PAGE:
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Snapchat Surviving, Not Thriving

Although plenty has been written about the growth and innovation of Snapchat social media platform, most recent coverage has been on the topic of its inevitable demise. Indeed, Snapchat still manages to bleed money, including a “staggering $443 million” loss in Q3 2017, and growth rates have continually declined, especially since the launch of Facebook’s parallel Instagram Stories platform. Their CEO, Evan Spiegel, has also been vocal about making large changes to their android app and file system to increase performance, suggesting that poor user experience may have led to further declines in Snapchat usage. Previous students have also pointed out the advantage which Instagram, as Snapchat’s competitor, retains, due to the extremely large userbase of Facebook and the prevalence of social media influencers on Instagram already.

Yet for a platform which is ostensibly dying, Snapchat still managed to grow its userbase over the previous months. In North America especially, growth rates have continued, suggesting the power of network effects. Since North America is Snap’s largest market, it makes sense that the network effects are largest there, since the population using Snapchat is the densest. So, the perceived value of using Snapchat remains high regardless of the presence of new alternatives, and whereas the effects in Europe appears to be less strong, and even less so in the rest of the world. This may be an indicator that the strong network effects of social media may cause Snapchat’s growth to continue to decline in populations outside of North America, as the percentage of people using the platform decreases, while growing in North America as teenagers continue to copy the behavior of their friends.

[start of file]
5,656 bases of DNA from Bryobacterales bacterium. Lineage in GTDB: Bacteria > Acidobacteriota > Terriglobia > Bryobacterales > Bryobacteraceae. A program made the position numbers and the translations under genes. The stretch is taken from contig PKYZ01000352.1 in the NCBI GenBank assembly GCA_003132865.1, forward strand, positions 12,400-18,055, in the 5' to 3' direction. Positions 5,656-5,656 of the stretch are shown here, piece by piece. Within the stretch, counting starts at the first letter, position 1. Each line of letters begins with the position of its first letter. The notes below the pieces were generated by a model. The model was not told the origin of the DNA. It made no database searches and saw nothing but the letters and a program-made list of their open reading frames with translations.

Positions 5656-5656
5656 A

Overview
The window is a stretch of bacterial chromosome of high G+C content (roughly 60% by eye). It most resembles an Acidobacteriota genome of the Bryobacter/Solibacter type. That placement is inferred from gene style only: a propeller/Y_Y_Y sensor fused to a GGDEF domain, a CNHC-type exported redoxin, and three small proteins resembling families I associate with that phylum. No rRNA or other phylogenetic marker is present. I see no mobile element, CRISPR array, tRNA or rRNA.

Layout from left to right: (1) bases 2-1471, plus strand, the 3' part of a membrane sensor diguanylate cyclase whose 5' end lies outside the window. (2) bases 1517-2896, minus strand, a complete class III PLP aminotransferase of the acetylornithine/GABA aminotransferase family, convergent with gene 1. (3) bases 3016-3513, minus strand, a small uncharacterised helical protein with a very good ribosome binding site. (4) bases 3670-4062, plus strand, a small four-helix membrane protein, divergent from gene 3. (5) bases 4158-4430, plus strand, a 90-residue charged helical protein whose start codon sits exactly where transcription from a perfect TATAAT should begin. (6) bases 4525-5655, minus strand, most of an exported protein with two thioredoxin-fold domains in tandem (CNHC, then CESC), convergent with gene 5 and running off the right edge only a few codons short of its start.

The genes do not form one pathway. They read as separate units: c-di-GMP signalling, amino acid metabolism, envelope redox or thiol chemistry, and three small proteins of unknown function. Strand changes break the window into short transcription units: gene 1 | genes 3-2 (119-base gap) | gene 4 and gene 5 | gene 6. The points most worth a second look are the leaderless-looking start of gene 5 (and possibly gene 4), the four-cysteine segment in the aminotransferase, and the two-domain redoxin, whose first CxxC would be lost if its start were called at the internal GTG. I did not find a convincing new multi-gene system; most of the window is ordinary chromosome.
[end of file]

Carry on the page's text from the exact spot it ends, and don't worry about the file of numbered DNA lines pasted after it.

Online surveys of teenagers also point to a more engaged group of 12-17-year-olds utilizing Snapchat in nearly the same amount as prior to Instagram stories, while usage of Facebook among the same age group in the US is declining. This suggests another interesting effect which may be occurring, in which the network effect (represented as F(z) in class), appears to be much stronger for adolescents than for other age groups, but may also incur a negative network effect, in which the perceived value of a good actually decreases when too many people are using it, particularly from a group of people not considered to be “in” with another group of users. If true, there is also an upper bound on the percentage of the population which is going to Snapchat, and their shift in strategy toward courting an older crowd many ultimately backfire. Only time will tell.

Snapchat share price craters on weak revenue and user growth in Q3 2017

Previous student articles:

http://blogs.cornell.edu/info2040/2016/11/18/cascades-and-stories-instagram-vs-snapchat/

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